Many re-performing institutional notes pay a yield higher than 11%, and are secured by hard property. Even if you were to diversify capital into unsecured notes on a site like Lending Club, you could net yields anywhere from 4.5% to 24%.


  1. Edward B.

    I love this concept. I would much rather own my assets on my balance sheet vice outright, a concept that was really highlighted to me in another of Dave’s articles. That is putting your money and assets to work for you. This is how many banks, savings and loans, credit unions, and funds make gobs of money. They borrow money at a low rate and lend it at a higher rate. Are there risks? Absolutely, but all investing involves risk. You can utilize this strategy with a fairly conservative approach to mitigate much of that risk.

  2. Timothy Lewis

    Dave, I agree that this is a great strategy, but I’m with Matt. $250,000 paid back over 20 years at $1,2000/month assumes almost 0% interest. To make it reasonable, we could assume 6.5% on the school debt, which is on the lower end of rates for graduate school. That would yield a debt payment of a little over $1800 and would require about 6 of the $300/month notes you describe for a total cost of $171,000. Thus, his “discount” for purchasing assets instead of paying the debt out of pocket is approx. 68%. Still a great deal.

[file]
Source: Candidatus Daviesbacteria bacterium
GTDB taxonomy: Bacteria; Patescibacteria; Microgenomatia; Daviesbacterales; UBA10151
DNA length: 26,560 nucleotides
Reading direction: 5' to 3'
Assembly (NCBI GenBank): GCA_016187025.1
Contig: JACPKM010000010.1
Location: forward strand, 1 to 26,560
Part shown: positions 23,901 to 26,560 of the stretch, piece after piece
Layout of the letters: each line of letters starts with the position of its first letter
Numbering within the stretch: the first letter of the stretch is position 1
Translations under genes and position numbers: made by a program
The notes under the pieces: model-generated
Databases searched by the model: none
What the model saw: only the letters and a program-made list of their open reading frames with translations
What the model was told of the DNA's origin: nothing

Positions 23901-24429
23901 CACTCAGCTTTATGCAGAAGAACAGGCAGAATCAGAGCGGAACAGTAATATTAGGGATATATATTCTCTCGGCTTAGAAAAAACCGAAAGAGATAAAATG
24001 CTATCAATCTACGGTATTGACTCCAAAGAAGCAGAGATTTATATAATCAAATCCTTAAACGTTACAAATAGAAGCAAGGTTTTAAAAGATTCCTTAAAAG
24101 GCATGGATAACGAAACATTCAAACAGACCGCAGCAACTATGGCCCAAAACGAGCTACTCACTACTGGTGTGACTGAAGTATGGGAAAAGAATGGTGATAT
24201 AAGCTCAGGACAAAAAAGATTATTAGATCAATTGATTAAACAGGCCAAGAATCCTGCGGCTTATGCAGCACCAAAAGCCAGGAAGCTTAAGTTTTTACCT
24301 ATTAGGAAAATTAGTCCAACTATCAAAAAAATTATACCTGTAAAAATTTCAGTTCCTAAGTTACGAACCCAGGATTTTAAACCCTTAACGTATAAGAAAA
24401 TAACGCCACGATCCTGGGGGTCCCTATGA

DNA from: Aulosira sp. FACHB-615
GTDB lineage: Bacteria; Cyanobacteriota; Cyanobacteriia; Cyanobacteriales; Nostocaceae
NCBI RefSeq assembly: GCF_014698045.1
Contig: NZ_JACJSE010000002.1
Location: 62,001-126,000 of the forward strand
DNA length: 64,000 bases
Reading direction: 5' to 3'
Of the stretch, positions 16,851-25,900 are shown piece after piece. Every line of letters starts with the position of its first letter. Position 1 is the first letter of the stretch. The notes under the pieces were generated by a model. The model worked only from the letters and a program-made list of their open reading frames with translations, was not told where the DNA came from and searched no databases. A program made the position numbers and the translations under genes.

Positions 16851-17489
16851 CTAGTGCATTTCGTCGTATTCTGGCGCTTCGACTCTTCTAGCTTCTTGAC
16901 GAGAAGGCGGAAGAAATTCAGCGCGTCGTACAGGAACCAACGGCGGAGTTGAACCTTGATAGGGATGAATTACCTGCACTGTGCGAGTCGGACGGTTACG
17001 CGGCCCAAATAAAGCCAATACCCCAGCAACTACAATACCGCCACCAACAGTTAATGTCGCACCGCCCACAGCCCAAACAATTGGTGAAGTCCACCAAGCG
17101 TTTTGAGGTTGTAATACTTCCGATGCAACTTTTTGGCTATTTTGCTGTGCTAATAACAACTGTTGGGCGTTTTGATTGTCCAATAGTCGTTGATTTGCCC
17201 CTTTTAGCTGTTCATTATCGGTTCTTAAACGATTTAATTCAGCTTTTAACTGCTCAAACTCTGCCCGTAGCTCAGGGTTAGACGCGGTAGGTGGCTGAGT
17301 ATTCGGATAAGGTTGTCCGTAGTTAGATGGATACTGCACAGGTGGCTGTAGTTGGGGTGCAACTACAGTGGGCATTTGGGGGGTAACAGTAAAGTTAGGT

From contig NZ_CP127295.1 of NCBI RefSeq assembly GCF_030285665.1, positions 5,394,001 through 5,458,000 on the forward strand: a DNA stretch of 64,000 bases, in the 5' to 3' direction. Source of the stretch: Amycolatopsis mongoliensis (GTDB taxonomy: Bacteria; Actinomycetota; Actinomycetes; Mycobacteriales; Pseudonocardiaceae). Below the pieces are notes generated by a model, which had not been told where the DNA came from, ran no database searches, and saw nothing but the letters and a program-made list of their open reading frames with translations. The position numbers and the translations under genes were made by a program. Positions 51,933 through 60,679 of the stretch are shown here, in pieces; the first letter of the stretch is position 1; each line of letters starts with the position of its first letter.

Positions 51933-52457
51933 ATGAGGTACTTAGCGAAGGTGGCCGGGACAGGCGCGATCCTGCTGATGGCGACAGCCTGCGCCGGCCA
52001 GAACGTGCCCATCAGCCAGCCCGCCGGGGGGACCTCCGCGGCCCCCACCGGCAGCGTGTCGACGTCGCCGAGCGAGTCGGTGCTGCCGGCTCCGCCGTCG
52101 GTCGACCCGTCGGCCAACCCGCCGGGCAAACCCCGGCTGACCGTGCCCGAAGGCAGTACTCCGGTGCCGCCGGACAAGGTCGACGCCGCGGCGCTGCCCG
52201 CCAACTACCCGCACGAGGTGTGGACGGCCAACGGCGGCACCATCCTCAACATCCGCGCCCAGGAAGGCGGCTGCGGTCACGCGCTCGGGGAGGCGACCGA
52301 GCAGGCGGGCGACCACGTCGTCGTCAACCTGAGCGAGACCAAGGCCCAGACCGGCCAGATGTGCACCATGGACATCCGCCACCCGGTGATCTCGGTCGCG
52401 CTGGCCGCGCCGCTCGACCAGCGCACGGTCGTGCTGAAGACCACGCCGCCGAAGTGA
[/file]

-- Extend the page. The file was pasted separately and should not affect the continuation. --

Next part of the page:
3. Steve Hodgdon

    Interest rate arbitrage is great. Just make sure you have 3 months cushion in case the borrower defaults. And LTV is in your favor, even when the market tanks again.
    Go EXTRA special, put the notes in a trust. Follow DOE rules on loan forebearance. Tuition costs have skyrocketed because the Fed guarantees the banksters profits. I’ve negotiated reductions in debt but it’s hard to do. No incentive by the servicer to make a deal because the loan never goes away.
    but… there’s a trick if you do it right. Income based payments. After 20 years of PERFECT payments remaining balance goes away. Not for the faint of heart.